One of the surprises of the week was that M really enjoyed her food and ate heartily at every meal. This was a great relief as she had refused point blank to bring any of the nourishing liquid meals that she had on prescription.
After dinner we settled into our rooms, a shared twin for M and me and a single for C. We could almost see the Basilica from our window and we could clearly hear the singing from the Torchlight Procession. But after all that travelling we were happy just to listen for tonight.
Tuesday~ We made our first visit to the Domain to say hello to Our Lady at the Statue of the Crowned Virgin. We then went straight to the Grotto where the Brancardiers cleared a way for us and M had her first glimpse of the spring from which Bernadette had drunk, and the actual Grotto where Our Lady had appeared. We put our written petitions into the petitions box, handing them over to Our Lady, then touched the cold rock and blessed ourselves with the water trickling down. We then made our way past all the candles and saw that there were no queues at the baths. M was determined to go into the baths so we went straight to the ladies’ entrance, as C went off to the men’s. As always, I found the baths very humbling – and incredibly cold. M bravely entered the bath after me and was almost fully submerged as she walked slowly towards the little statue of Our Lady in penance. I think she would have stayed there all day she was so moved by the experience. She didn’t mind the cold, she felt invigorated. C was out much quicker than us and got into conversation with a Vietnamese lady. She told him she was only in Lourdes for one day with her doctor son. She had wanted to bring her husband who had cancer, but sadly he had died before he could make the trip. His name was Joseph.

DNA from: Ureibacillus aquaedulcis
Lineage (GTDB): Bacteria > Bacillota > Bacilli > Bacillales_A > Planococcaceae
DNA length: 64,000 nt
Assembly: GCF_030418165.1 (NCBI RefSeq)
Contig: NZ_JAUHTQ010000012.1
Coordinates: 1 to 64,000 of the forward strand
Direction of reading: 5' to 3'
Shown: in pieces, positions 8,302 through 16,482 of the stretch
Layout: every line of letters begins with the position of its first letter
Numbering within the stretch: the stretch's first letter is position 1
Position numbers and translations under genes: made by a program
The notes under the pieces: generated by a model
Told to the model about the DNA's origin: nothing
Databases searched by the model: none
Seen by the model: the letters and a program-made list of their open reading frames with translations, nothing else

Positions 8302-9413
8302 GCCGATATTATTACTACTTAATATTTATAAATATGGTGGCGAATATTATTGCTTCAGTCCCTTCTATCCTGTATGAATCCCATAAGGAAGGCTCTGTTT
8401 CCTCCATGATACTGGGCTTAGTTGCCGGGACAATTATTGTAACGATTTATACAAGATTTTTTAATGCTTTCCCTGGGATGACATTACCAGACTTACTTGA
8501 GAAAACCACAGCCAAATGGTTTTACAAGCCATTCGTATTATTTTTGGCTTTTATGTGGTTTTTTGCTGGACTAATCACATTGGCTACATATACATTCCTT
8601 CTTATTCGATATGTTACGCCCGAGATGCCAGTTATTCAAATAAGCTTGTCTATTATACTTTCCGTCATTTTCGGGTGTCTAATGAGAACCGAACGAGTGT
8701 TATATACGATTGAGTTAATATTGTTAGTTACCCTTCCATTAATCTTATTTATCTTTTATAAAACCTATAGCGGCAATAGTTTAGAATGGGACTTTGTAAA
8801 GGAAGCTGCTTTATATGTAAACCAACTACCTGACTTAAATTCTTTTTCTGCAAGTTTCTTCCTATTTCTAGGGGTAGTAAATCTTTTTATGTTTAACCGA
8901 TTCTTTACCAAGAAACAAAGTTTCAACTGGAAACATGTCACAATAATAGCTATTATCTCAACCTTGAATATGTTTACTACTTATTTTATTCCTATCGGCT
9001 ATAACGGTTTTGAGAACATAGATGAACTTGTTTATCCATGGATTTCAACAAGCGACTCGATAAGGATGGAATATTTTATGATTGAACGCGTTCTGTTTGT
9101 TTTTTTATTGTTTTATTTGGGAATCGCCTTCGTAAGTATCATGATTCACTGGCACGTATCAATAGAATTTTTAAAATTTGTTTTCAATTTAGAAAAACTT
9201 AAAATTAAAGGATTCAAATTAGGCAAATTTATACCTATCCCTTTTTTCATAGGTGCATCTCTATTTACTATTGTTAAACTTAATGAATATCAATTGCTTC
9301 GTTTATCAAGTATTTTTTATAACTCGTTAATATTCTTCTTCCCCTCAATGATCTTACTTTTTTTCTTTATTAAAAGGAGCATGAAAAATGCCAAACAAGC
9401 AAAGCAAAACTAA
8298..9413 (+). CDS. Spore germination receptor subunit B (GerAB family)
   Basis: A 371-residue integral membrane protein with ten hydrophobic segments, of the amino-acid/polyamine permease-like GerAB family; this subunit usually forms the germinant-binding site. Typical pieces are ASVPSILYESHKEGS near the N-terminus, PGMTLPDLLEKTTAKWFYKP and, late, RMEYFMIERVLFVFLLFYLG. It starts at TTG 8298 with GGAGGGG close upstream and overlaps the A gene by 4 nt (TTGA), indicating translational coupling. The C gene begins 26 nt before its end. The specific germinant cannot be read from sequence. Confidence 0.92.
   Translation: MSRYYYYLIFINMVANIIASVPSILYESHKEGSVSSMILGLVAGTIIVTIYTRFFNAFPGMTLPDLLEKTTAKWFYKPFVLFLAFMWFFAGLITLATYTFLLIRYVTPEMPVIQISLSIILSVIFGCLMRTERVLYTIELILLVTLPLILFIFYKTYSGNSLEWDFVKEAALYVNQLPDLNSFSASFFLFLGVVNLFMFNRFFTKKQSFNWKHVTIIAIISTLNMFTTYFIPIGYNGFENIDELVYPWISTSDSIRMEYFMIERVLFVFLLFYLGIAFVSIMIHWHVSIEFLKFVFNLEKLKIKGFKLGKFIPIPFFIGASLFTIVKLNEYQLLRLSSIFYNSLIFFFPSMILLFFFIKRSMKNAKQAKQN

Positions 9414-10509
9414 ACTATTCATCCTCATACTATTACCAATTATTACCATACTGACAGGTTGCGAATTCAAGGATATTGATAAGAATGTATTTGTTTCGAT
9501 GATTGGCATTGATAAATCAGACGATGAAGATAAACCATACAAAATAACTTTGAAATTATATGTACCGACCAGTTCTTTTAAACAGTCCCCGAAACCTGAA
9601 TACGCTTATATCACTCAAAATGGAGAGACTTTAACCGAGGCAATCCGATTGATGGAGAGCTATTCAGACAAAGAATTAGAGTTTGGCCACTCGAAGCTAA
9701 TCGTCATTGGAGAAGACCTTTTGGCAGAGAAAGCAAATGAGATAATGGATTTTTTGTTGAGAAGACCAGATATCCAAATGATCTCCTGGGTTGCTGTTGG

We then found each other again and went to see all the places of interest in the Domain. First, we visited the Crypt, which was the first church to be built in answer to Mary’s request. It was blessed on Pentecost Sunday 1866 and the first of countless pilgrimages started. Next, we went to the Basilica of the Immaculate Conception, or Upper Basilica, a Gothic style building consecrated in 1876. Inside there are many chapels to see and beautiful stained-glass windows, which depict the story of Lourdes. Onward we went to the Rosary Basilica, opened in 1889 and consecrated in 1901, where we were pleased to see that many of the mosaics have been restored to their original beauty. There is a large mosaic of the Virgin Mary with arms outstretched and an inscription ‘Par Marie a Jesus’ which means ‘Through Mary to Jesus’. We saw an interesting exhibition about the Turin Shroud at the Chapel of Cosmos and Damian before going back to the hotel for a very welcome lunch. M requested chicken and chips followed by apple pie and ice cream. After such a busy morning we had an hour’s rest before getting onto a petite train for a tour of the museums and town of Lourdes. This was very successful as we all saw places we had not seen before. We decided to get off and visit the rather overpowering Chateau Fort for the fantastic views over Lourdes, and to see the model villages and floral displays. M took lots of photos then we returned to ground in a dreadful old lift and decided to go shopping. There is a special shop in Lourdes with a very eccentric owner, an obsessive collector, who seems totally unimpressed by customers to the point that he simply ignores them. His shop is stuffed to the gunnels with treasures and every year it gets harder and harder to see his stock because it is so cluttered. But it really is so wonderful we just had to battle through his defences. Onward we went buying candles and postcards until M spotted the River Gave. The river was like a raging torrent crashing over huge rocks and hurtling round bends. M was very fond of water, the wilder the better, so we found a place where we could climb down and we sat against a wall basking in the sun like a pair of lizards until it became uncomfortable. We then had a hot chocolate in a café and headed back to the hotel for a well-earned rest before dinner. That evening we went to the torchlight procession. The procession was very small because the big pilgrimages don’t start until Easter week, and it was very dark because the wind was so strong that the candles kept blowing out. But we made our way down and were ushered straight to the best place in front of the Basilicas. Our candles were relit and we sang the final hymn, ‘As I kneel before you’. C remembered talking to a priest who knew the girl who wrote this hymn after an experience in Lourdes.